It's up to the utility commissioners to decide the issue before Christmas.
What does the new settlement in the class action lawsuit do?
The press release announcing the pending legal settlement mentioned $2 billion in rate relief for SCE&G customers. But that money was already part of the deal that Dominion put forward in the Public Service Commission.
In reality, SCANA and the trial attorneys representing SCE&G ratepayers plan to settle the high-stakes case for $115 million, which matches the money set aside in golden parachutes for SCANA executives let go after the Dominion sale, and whatever money can be made from the sale of several SCANA properties, including an office in downtown Charleston.
It's a far cry from the $2 billion in damages they sought earlier, but the law firms representing SCE&G ratepayers say the settlement avoids years of costly litigation. An even bigger concern, they told the judge in the case, is that SCANA would go bankrupt and they wouldn't be able to collect any damages.
If the settlement is approved, former and current SCE&G ratepayers will be compensated based on how much they paid into failed nuclear project. Instructions on how to join the class action lawsuit will be sent out in the mail or via email.
It's unclear at this point how many customers the settlement money will be split between. SCE&G currently has more than 700,000 customers, and the nuclear payments have lasted a decade.
The law firms that pushed the case, however, will ask the judge to allow them to pocket a chunk of that money too. Those attorneys have yet to say how much they will collect to cover the litigation costs, which included months of discovery.
SCANA, for its part, gets to end the risky litigation and walk away without admitting any guilt.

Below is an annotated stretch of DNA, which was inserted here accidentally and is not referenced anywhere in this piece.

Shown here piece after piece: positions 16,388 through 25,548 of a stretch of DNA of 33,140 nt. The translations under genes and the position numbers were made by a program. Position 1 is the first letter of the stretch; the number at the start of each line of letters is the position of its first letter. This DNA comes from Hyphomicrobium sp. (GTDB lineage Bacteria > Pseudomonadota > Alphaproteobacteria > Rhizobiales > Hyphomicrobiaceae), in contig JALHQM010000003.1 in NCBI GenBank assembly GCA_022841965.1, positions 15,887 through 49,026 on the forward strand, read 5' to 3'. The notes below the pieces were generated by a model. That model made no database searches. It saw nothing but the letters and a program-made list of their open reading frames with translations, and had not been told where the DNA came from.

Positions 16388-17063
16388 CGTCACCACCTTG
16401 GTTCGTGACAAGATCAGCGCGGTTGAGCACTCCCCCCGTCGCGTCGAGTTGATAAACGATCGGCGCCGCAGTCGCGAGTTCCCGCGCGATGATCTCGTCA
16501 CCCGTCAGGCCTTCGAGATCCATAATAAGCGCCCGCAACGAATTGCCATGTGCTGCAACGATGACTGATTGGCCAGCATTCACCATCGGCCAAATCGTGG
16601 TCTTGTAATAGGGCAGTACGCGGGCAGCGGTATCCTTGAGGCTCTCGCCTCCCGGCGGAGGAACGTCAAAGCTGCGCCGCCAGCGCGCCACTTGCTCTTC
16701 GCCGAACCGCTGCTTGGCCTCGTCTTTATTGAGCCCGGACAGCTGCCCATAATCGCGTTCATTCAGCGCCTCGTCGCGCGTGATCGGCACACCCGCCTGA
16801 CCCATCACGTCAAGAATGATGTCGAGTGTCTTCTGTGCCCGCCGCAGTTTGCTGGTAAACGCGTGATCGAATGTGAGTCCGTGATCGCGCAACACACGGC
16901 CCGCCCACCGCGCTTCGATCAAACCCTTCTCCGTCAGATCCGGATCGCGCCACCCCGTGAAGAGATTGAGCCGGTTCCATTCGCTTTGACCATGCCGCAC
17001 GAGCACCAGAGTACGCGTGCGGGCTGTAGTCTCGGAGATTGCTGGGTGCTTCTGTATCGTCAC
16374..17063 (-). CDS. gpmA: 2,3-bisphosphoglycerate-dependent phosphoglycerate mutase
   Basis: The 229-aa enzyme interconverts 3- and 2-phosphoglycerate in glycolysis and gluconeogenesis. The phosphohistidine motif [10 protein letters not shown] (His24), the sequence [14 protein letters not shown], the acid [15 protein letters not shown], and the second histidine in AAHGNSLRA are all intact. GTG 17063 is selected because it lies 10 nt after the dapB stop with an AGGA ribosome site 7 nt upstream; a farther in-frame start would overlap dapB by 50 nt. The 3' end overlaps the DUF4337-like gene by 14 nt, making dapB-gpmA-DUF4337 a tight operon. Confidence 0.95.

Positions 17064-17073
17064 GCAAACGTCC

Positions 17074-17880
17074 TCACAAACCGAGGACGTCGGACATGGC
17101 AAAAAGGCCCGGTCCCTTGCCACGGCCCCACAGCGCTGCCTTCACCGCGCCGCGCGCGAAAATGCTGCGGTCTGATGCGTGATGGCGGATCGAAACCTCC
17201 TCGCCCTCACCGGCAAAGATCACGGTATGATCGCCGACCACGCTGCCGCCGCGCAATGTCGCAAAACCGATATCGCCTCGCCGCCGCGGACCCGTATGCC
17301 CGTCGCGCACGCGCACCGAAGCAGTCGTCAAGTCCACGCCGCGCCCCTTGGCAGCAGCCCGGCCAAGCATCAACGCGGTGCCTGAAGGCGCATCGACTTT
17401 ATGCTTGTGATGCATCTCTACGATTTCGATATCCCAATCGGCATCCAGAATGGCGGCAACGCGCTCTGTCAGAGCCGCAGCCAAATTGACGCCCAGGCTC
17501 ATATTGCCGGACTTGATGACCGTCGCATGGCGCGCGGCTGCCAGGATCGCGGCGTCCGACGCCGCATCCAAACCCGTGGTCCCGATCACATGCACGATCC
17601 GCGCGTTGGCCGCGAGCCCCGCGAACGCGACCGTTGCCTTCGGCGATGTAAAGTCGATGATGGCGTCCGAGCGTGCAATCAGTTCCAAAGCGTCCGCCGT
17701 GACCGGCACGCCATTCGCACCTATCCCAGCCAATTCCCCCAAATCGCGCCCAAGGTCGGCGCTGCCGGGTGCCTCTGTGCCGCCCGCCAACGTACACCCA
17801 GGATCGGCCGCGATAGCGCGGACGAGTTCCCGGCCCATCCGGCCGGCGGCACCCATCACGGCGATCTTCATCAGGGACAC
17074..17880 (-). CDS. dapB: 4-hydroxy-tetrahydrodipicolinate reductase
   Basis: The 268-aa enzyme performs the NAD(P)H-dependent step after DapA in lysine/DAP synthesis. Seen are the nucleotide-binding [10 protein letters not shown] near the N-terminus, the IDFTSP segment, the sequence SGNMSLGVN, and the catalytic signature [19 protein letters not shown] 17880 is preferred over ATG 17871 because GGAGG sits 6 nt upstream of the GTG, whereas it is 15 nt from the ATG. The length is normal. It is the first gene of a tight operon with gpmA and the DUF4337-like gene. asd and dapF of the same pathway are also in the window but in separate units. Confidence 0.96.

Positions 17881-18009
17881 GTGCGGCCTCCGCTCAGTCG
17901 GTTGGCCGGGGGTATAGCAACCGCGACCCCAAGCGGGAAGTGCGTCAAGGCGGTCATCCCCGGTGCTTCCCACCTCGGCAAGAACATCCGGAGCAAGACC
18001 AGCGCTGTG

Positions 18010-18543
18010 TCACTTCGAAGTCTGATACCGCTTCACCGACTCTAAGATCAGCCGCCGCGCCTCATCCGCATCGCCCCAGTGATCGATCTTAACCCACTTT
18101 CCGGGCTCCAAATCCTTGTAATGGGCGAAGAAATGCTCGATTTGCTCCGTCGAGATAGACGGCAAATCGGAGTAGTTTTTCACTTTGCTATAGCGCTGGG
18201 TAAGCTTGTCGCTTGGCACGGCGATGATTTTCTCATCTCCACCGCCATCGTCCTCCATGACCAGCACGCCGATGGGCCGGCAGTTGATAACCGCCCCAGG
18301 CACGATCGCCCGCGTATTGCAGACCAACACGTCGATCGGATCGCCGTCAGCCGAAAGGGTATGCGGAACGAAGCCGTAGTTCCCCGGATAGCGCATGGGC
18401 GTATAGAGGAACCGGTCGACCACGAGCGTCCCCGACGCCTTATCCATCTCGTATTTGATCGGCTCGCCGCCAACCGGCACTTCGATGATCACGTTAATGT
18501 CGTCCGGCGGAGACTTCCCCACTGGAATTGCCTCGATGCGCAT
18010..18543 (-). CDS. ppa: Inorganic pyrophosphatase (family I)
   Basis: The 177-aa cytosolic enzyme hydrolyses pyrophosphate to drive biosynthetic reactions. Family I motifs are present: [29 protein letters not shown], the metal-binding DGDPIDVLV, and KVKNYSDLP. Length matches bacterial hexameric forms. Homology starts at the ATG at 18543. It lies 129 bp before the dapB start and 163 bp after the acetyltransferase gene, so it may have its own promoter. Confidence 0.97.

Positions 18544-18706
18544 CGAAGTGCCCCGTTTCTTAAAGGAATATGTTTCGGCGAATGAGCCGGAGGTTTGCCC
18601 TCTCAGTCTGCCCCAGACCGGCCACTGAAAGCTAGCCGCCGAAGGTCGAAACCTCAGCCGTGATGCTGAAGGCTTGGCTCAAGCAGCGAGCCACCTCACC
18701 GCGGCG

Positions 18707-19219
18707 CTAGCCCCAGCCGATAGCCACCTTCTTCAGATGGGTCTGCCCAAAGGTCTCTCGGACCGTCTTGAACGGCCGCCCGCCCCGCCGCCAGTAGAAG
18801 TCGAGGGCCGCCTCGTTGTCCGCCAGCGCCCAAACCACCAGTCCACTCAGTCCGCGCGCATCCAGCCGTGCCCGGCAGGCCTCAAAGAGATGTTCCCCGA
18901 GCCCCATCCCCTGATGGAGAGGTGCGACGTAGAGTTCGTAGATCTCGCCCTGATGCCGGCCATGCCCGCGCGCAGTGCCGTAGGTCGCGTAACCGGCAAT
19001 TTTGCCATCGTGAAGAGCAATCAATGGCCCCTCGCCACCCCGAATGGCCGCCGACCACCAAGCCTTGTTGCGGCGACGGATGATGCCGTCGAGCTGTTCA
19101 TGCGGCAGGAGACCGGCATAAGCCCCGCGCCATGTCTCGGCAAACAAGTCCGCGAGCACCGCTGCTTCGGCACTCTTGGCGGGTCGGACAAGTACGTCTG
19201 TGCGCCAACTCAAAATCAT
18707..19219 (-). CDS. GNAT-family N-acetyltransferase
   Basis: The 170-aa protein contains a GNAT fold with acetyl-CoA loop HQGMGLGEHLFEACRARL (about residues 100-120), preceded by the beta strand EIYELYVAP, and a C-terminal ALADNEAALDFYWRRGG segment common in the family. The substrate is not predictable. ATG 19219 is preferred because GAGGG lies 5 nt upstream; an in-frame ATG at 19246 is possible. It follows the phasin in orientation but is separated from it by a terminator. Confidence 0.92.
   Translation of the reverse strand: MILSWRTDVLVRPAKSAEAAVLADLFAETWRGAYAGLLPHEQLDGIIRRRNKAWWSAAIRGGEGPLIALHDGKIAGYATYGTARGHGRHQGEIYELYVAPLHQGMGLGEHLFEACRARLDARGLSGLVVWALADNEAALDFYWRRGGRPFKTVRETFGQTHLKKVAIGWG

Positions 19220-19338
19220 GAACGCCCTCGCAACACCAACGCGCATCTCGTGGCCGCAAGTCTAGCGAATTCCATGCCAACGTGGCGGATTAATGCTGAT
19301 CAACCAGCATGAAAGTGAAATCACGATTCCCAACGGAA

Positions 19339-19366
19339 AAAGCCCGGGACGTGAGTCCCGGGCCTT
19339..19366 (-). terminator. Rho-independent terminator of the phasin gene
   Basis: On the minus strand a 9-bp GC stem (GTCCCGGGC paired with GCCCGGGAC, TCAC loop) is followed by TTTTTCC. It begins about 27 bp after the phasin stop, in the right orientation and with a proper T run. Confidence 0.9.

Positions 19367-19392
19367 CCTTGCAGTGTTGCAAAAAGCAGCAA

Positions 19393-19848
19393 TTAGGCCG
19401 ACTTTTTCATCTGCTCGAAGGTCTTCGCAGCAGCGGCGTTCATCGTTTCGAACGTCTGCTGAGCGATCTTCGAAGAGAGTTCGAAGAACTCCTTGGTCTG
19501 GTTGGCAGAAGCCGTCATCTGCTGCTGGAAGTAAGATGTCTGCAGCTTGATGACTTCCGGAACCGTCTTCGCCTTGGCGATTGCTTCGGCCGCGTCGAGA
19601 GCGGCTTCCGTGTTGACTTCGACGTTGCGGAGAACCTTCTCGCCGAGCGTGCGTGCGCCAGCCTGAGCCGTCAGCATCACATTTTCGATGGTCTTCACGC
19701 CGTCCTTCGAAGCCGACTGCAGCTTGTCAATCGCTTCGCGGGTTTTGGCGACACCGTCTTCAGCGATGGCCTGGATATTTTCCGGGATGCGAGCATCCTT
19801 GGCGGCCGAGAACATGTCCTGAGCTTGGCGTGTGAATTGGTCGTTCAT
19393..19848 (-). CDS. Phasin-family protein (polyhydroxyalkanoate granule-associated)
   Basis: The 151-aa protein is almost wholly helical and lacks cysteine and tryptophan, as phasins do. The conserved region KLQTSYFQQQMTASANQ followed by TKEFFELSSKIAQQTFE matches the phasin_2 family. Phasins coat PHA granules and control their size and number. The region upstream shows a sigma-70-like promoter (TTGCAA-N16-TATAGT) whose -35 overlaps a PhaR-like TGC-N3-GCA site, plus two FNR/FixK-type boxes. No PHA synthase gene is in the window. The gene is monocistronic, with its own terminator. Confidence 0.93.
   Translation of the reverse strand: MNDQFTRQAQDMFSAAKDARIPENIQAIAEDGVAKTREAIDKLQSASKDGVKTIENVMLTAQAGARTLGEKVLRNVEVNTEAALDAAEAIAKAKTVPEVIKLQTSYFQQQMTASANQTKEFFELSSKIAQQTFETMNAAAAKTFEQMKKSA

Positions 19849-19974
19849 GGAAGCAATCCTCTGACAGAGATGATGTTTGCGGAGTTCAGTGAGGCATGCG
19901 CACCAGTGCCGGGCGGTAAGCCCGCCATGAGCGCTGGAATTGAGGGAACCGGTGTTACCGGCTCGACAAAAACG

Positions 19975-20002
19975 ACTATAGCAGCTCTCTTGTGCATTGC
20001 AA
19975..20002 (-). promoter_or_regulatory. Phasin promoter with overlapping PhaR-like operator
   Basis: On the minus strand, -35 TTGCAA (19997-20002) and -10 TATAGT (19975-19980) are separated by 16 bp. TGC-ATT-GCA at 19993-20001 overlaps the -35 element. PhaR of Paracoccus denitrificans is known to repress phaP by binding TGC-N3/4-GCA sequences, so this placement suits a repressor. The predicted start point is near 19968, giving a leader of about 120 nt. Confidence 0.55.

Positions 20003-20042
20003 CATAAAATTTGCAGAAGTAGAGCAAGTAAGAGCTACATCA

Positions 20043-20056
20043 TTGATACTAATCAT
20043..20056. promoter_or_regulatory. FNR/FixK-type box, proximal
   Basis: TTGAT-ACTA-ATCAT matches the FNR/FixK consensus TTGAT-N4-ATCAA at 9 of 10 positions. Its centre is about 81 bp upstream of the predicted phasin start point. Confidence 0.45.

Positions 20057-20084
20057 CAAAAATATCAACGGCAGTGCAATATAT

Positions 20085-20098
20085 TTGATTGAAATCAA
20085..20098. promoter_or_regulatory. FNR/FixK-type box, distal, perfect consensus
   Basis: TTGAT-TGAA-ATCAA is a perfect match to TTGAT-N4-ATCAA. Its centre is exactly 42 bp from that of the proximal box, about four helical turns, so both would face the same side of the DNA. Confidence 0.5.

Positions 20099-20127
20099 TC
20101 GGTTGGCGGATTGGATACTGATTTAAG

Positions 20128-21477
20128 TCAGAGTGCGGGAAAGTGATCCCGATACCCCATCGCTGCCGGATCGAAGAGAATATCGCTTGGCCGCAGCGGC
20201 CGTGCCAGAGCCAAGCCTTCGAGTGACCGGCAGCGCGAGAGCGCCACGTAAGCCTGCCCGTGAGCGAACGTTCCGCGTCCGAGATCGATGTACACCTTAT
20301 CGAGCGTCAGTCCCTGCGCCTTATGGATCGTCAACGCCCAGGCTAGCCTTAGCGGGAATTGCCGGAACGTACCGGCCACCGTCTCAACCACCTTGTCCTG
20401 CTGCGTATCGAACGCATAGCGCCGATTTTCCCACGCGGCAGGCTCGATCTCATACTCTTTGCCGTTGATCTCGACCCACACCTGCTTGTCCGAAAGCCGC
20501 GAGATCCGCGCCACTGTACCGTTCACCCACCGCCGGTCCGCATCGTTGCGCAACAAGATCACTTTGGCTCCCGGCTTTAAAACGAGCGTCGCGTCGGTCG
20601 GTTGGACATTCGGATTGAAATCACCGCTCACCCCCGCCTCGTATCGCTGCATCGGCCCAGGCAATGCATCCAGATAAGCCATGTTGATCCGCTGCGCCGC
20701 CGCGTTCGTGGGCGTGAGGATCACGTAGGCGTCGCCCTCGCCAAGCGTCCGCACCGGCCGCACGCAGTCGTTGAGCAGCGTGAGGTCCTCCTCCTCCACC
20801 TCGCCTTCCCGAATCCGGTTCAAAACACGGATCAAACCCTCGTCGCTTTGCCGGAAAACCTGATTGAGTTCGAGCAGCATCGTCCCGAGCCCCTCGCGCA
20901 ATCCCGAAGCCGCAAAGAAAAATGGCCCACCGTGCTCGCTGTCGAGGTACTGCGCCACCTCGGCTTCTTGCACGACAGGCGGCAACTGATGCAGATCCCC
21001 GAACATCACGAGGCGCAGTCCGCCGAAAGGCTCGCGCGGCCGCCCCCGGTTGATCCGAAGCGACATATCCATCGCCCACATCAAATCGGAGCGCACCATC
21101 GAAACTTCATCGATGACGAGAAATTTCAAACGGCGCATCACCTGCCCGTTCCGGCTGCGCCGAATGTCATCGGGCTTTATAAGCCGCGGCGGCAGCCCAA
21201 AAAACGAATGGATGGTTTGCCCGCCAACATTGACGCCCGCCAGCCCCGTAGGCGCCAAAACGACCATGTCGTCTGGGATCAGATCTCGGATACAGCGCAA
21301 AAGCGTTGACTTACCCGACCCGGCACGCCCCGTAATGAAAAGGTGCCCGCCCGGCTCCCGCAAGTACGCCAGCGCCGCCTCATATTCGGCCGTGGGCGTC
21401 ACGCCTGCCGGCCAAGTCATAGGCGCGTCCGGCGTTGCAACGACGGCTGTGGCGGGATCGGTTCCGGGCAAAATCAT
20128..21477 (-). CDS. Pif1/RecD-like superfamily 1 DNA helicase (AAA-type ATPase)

Who is supporting the offers in court and the Public Service Commission?
South Carolina's House Speaker Jay Lucas, R-Darlington, was hinting at his support for Dominion's more recent offers even before the hearings started in the Public Service Commission last month.
Now, he's backing the latest rates Dominion put on the table. He's doing so because the monthly bills Dominion is offering is right around the temporary rates the Legislature forced SCANA to implement this summer.
He's not the only elected official to get on board. Republican Attorney General Alan Wilson also blessed the settlement in the class action lawsuit. For more than a year, Wilson's office pushed for a court ruling that deemed the 2007 Base Load Review Act unconstitutional.
The judge in the class action lawsuit was reportedly on the cusp of doing just that.
But the settlement will end that possibility, and Wilson says it "resolves the injury that SCE&G customers suffered." SCE&G ratepayers will have an opportunity to weigh in on that legal settlement in the coming months and to tell the judge whether they believe it resolves their financial injuries.
Correction: An earlier version of this story mistated the amount of money ratepayers would need to pay for the nuclear reactors under Dominion and the Office of Regulatory Staff's plans.